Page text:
In stock trading, you can make money from an uptrend or a downtrend.
Downtrends tend to move faster than uptrends, which is why you will find some traders who opt to only short sell stocks in order to capitalize on the quick price action.
Research shows that stocks can trend more than 30% of the time. The rest of the time, the stock moves sideways.
Want to know how to identify and trade a downtrend?
In this post, we discuss what a downtrend is, and how to spot and trade them.
What Is a Downtrend?
A downtrend is when price action in a stock is moving lower over a period of time and is most recognizable by prices creating lower lows and lower highs.
Stocks in a downtrend continue in a trend down until certain market conditions change the direction. A downtrend is typically reversed by the supply of shares investors are planning on selling compared to the demand of investors who want to buy the stocks
What you need to know is that a downtrend is composed of two types of price waves. They include:
For example, if Company A stock price was $13, then drops to $12.50, then rallies to $12.75 and again falls to $11.75. These price movements will create a price wave. What you need to know is that Impulse price waves are larger ($12.75 to $11.75), while corrective waves are much smaller $12.50 to $12.75.
Trends form when the stock price makes progress. It can either be in one direction or another. If the impulse wave moves down, followed by a corrective wave up, it means the stock price has made a downside move.
In stock trading, a downtrend will continue as long as the impulse waves down and corrective waves up.
Key Characteristics of a Downtrend
Several things characterize a downtrend which is easily recognized in charts as you can see below:
Lower Peaks and Troughs
Lower peaks and troughs characterize downtrends with lower lows and lower highs taking place as you can see in the graph above.. A peak refers to the highest point between a contraction and an economic expansion. A trough is also a stage in the business cycle, just like a peak.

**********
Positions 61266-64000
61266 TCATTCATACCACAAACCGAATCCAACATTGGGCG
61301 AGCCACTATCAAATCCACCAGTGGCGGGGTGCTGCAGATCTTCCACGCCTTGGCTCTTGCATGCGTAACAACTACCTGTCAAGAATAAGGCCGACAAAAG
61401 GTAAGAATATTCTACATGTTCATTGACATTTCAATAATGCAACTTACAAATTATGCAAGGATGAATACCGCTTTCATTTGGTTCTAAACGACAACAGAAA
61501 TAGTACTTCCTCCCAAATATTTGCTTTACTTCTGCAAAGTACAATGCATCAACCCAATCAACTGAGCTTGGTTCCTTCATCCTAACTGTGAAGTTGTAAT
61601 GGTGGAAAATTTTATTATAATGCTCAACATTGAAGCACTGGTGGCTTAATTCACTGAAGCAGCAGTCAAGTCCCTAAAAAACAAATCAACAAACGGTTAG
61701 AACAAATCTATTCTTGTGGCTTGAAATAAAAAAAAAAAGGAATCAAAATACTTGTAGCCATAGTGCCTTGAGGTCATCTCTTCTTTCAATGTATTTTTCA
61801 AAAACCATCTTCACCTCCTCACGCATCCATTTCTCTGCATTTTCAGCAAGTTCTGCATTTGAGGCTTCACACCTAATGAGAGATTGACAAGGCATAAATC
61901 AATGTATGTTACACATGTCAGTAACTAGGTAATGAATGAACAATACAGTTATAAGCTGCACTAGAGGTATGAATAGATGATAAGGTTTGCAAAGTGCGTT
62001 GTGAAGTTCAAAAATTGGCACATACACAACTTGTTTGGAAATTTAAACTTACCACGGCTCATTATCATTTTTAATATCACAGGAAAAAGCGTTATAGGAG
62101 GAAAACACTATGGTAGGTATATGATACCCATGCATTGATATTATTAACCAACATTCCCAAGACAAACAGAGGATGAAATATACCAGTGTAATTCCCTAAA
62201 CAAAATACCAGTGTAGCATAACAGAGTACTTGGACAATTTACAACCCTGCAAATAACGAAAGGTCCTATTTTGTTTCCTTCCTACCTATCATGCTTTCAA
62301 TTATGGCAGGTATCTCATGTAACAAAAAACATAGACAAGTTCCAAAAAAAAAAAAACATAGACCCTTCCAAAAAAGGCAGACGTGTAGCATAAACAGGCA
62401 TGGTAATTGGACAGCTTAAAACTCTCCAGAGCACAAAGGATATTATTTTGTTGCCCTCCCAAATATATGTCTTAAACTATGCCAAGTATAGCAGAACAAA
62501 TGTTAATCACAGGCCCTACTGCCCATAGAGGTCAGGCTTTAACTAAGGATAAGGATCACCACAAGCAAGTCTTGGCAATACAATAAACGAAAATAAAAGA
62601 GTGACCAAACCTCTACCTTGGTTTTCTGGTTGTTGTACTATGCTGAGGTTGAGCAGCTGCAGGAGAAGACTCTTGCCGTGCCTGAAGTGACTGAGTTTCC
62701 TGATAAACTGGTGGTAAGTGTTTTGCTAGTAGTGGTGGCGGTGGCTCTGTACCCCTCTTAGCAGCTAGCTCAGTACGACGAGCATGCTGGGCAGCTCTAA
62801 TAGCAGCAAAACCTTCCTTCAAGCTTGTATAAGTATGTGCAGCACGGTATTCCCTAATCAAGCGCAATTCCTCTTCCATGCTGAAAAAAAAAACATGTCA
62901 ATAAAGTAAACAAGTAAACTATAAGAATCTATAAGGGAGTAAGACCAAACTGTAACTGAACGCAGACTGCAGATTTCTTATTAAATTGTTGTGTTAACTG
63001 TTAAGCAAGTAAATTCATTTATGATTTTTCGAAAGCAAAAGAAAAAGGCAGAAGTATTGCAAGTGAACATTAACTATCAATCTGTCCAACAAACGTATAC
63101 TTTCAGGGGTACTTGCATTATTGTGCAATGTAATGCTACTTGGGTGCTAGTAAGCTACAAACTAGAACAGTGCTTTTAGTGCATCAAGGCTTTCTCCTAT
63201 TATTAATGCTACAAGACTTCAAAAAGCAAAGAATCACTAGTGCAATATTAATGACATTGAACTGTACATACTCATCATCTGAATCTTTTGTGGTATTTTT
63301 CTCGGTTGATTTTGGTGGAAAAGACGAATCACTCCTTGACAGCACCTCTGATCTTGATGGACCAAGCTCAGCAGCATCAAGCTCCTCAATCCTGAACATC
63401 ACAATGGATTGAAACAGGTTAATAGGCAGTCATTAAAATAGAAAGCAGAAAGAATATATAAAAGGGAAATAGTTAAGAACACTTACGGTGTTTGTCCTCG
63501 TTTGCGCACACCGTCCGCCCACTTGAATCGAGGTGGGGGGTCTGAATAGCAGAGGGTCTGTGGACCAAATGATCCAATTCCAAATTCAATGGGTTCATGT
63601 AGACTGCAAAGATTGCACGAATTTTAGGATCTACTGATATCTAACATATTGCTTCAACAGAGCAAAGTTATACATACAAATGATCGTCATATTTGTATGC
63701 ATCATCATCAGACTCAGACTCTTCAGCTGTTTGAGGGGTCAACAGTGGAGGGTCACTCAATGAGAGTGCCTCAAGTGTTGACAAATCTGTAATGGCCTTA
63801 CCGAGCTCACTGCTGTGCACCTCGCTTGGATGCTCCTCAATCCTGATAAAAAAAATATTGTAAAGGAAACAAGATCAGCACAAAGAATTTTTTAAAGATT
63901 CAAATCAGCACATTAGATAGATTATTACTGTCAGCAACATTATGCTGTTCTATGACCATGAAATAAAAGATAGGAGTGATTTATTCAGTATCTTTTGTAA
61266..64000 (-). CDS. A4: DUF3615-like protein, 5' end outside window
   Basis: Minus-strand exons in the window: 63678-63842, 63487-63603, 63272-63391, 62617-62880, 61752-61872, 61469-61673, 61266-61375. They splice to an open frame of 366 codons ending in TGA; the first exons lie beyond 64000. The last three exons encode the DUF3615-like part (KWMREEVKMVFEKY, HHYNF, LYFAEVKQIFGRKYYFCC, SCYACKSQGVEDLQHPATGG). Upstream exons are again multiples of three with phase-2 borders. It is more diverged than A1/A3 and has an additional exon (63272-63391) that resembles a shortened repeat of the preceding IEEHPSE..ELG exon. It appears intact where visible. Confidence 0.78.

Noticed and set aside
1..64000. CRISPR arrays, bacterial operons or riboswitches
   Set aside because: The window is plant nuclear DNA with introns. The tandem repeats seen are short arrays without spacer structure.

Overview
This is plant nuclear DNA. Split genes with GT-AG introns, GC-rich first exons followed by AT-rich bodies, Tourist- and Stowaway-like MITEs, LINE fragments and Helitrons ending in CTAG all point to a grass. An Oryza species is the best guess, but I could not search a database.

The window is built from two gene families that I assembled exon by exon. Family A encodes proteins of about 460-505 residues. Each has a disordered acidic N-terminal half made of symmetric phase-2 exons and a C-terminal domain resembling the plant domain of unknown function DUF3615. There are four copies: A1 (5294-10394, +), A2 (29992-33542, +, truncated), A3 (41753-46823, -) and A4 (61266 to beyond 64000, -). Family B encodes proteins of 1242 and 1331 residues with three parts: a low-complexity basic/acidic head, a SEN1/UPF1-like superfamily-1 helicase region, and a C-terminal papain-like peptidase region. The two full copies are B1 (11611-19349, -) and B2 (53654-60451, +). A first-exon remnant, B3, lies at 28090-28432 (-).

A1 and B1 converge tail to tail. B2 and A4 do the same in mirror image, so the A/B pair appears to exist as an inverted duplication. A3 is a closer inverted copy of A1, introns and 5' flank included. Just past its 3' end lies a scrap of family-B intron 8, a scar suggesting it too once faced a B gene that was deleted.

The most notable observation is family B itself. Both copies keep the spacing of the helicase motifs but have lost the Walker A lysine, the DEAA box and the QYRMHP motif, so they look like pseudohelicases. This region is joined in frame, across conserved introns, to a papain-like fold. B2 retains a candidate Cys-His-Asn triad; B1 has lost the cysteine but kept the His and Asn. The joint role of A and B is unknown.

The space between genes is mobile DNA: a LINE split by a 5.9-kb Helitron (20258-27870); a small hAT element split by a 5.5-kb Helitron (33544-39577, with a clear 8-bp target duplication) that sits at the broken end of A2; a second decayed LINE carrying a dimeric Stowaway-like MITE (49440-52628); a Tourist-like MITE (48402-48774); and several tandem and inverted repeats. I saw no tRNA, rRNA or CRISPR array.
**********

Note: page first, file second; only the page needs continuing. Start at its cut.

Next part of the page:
But, unlike a peak where activity is increasing, in a trough, activity or prices are bottoming. A trough in a business cycle typically marked by layoffs, declining business sales, and earnings as well as higher unemployment.
It’s also important to note that trends can form on different time frames. You can have intraday trends as well macro trends on daily and weekly charts.
News catalysts is another characteristic that can push stocks into a downtrend. Take the example of CBD stocks. When the US Farm Bill passed legislation to legalize the industrial hemp growth, it sparked interest among investors.
Why? There was a massive chance for the legalization of medical and recreational marijuana. The news had a significant effect on CBD stocks, which resulted in an uptrend. If it were negative news, for example, medical marijuana was not legalized, it would affect CBD stocks.
This would result in a downtrend where a majority of investors will be selling, but a few investors would be buying. Apart from news catalysts, earnings reports and changes in management can result in a downtrend too.
Increase in Market Participants
When the stock price goes downs, the number of sellers increases, which means supply exceeds demand. The increase in market participants who are now convinced that the declining stock price is temporary will begin to rise. As such, the number of buyers buying the stock increases while the number of sellers decreases.
How to Trade a Downtrend
A downtrend occurs across all assets and time frames. Traders can trade them over longer-term time frames such as daily, weekly, and monthly or short-term charts like a tick and one-minute charts. What you ought to know is that the same trend trading concepts apply whether the trader is looking at a daily, weekly, or monthly chart.